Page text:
Kyle Shifflett ◽  
Amanda N. Pinski ◽  
Amanda J. Griffin ◽  
Friederike Feldmann ◽  

The vesicular stomatitis virus (VSV) vaccine platform rose to fame in 2019, when a VSV-based Ebola virus (EBOV) vaccine was approved by the European Medicines Agency and the U.S. Food and Drug Administration for human use against the deadly disease.

PLoS Medicine ◽  
2022 ◽  
Vol 19 (1) ◽  
pp. e1003865
Zacchaeus Anywaine ◽  
Houreratou Barry ◽  
Omu Anzala ◽  
Gaudensia Mutua ◽  
Sodiomon B. Sirima ◽  

Background Reoccurring Ebola outbreaks in West and Central Africa have led to serious illness and death in thousands of adults and children. The objective of this study was to assess safety, tolerability, and immunogenicity of the heterologous 2-dose Ad26.ZEBOV, MVA-BN-Filo vaccination regimen in adolescents and children in Africa. Methods and findings In this multicentre, randomised, observer-blind, placebo-controlled Phase II study, 131 adolescents (12 to 17 years old) and 132 children (4 to 11 years old) were enrolled from Eastern and Western Africa and randomised 5:1 to receive study vaccines or placebo. Vaccine groups received intramuscular injections of Ad26.ZEBOV (5 × 1010 viral particles) and MVA-BN-Filo (1 × 108 infectious units) 28 or 56 days apart; placebo recipients received saline. Primary outcomes were safety and tolerability. Solicited adverse events (AEs) were recorded until 7 days after each vaccination and serious AEs (SAEs) throughout the study. Secondary and exploratory outcomes were humoral immune responses (binding and neutralising Ebola virus [EBOV] glycoprotein [GP]-specific antibodies), up to 1 year after the first dose. Enrolment began on February 26, 2016, and the date of last participant last visit was November 28, 2018. Of the 263 participants enrolled, 217 (109 adolescents, 108 children) received the 2-dose regimen, and 43 (20 adolescents, 23 children) received 2 placebo doses. Median age was 14.0 (range 11 to 17) and 7.0 (range 4 to 11) years for adolescents and children, respectively. Fifty-four percent of the adolescents and 51% of the children were male. All participants were Africans, and, although there was a slight male preponderance overall, the groups were well balanced. No vaccine-related SAEs were reported; solicited AEs were mostly mild/moderate. Twenty-one days post-MVA-BN-Filo vaccination, binding antibody responses against EBOV GP were observed in 100% of vaccinees (106 adolescents, 104 children). Geometric mean concentrations tended to be higher after the 56-day interval (adolescents 13,532 ELISA units [EU]/mL, children 17,388 EU/mL) than the 28-day interval (adolescents 6,993 EU/mL, children 8,007 EU/mL). Humoral responses persisted at least up to Day 365. A limitation of the study is that the follow-up period was limited to 365 days for the majority of the participants, and so it was not possible to determine whether immune responses persisted beyond this time period. Additionally, formal statistical comparisons were not preplanned but were only performed post hoc. Conclusions The heterologous 2-dose vaccination was well tolerated in African adolescents and children with no vaccine-related SAEs. All vaccinees displayed anti-EBOV GP antibodies after the 2-dose regimen, with higher responses in the 56-day interval groups. The frequency of pyrexia after vaccine or placebo was higher in children than in adolescents. These data supported the prophylactic indication against EBOV disease in a paediatric population, as licenced in the EU. Trial registration ClinicalTrials.gov NCT02564523.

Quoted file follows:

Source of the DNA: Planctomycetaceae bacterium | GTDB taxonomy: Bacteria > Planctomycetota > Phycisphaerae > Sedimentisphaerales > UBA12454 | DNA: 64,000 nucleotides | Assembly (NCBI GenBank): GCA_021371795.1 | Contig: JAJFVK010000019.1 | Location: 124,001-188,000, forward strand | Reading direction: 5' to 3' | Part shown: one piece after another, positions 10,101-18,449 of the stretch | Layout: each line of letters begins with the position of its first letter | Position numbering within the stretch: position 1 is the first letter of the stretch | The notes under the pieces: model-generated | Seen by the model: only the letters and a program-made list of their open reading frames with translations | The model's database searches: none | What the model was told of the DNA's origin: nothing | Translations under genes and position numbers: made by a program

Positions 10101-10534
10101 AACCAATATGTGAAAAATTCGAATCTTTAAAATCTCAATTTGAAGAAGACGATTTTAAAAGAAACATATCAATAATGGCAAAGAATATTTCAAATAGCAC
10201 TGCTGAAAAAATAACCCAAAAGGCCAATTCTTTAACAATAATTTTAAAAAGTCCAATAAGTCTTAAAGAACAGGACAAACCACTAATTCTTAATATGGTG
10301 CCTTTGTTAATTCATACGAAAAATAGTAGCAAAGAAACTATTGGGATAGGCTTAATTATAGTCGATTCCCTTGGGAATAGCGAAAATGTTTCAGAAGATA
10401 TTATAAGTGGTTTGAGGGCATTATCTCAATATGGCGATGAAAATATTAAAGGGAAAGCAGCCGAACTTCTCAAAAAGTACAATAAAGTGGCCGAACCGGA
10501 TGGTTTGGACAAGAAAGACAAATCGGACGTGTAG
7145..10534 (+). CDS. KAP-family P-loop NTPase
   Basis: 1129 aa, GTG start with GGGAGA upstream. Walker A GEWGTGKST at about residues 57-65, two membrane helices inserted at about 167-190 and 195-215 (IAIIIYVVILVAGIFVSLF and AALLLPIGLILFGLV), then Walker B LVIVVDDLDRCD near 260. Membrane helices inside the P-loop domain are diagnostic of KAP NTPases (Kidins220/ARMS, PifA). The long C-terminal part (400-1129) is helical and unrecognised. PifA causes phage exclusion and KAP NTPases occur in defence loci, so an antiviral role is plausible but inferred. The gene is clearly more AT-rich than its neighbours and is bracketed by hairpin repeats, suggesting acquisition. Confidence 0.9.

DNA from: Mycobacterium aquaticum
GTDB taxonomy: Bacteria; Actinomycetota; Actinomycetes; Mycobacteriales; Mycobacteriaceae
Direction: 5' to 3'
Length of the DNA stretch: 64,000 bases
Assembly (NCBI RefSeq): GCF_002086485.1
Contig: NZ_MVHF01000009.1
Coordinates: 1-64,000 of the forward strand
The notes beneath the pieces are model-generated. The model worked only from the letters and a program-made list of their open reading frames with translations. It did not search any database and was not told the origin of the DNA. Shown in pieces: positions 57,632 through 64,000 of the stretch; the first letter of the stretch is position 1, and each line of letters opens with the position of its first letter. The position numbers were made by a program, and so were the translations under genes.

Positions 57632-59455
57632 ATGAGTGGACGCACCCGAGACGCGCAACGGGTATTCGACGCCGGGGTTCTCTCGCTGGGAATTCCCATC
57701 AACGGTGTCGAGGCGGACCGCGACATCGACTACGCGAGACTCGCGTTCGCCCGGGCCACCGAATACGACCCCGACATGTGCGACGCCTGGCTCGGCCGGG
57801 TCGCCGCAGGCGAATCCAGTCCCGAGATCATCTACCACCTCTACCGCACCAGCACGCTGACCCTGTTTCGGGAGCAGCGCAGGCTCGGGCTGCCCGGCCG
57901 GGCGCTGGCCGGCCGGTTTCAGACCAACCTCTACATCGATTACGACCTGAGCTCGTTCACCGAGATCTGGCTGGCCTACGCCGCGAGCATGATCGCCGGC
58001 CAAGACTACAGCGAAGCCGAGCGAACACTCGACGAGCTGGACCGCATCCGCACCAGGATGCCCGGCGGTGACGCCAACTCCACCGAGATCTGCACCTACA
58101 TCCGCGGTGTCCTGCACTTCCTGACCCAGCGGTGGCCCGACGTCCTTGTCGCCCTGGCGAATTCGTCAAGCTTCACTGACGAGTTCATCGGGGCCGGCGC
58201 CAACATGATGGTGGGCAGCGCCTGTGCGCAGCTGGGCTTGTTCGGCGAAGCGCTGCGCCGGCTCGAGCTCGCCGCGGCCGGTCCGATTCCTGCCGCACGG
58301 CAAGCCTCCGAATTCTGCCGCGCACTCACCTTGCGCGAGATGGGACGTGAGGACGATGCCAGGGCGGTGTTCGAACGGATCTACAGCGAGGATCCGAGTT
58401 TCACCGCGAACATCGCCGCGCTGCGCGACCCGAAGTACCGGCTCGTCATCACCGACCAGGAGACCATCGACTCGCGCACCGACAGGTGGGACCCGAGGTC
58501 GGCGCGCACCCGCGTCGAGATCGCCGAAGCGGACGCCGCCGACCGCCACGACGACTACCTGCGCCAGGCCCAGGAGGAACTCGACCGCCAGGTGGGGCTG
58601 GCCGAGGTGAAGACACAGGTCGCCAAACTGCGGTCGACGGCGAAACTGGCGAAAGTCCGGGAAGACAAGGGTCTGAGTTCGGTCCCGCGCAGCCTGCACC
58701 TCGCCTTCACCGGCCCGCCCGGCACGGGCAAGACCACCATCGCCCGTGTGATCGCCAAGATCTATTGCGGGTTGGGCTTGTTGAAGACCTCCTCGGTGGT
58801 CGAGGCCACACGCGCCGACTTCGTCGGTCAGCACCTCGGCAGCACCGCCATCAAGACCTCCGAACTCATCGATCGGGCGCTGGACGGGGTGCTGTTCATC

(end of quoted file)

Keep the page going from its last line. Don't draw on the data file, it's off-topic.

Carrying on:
Biologics ◽  
2022 ◽  
Vol 2 (1) ◽  
pp. 45-55
Muhammad Muzammal ◽  
Muzammil Ahmad Khan ◽  
Mohammed Al Mohaini ◽  
Abdulkhaliq J. Alsalman ◽  
Maitham A. Al Hawaj ◽  

Venom from different organisms was used in ancient times to treat a wide range of diseases, and to combat a variety of enveloped and non-enveloped viruses. The aim of this in silico research was to investigate the impact of honeybee venom proteins and peptides against Ebola virus. In the current in silico study, different online and offline tools were used. RaptorX (protein 3D modeling) and PatchDock (protein–protein docking) were used as online tools, while Chimera and LigPlot + v2.1 were used for visualizing protein–protein interactions. We screened nine venom proteins and peptides against the normal Ebola virus spike protein and found that melittin, MCD and phospholipase A2 showed a strong interaction. We then screened these peptides and proteins against mutated strains of Ebola virus and found that the enzyme phospholipase A2 showed a strong interaction. According to the findings, phospholipase A2 found in honeybee venom may be an effective source of antiviral therapy against the deadly Ebola virus. Although the antiviral potency of phospholipase A2 has been recorded previously, this is the first in silico analysis of honeybee phospholipase A2 against the Ebola viral spike protein and its more lethal mutant strain.

Nature ◽  
2022 ◽  
Yukihiko Sugita ◽  
Hideyuki Matsunami ◽  
Yoshihiro Kawaoka ◽  
Takeshi Noda ◽  
Matthias Wolf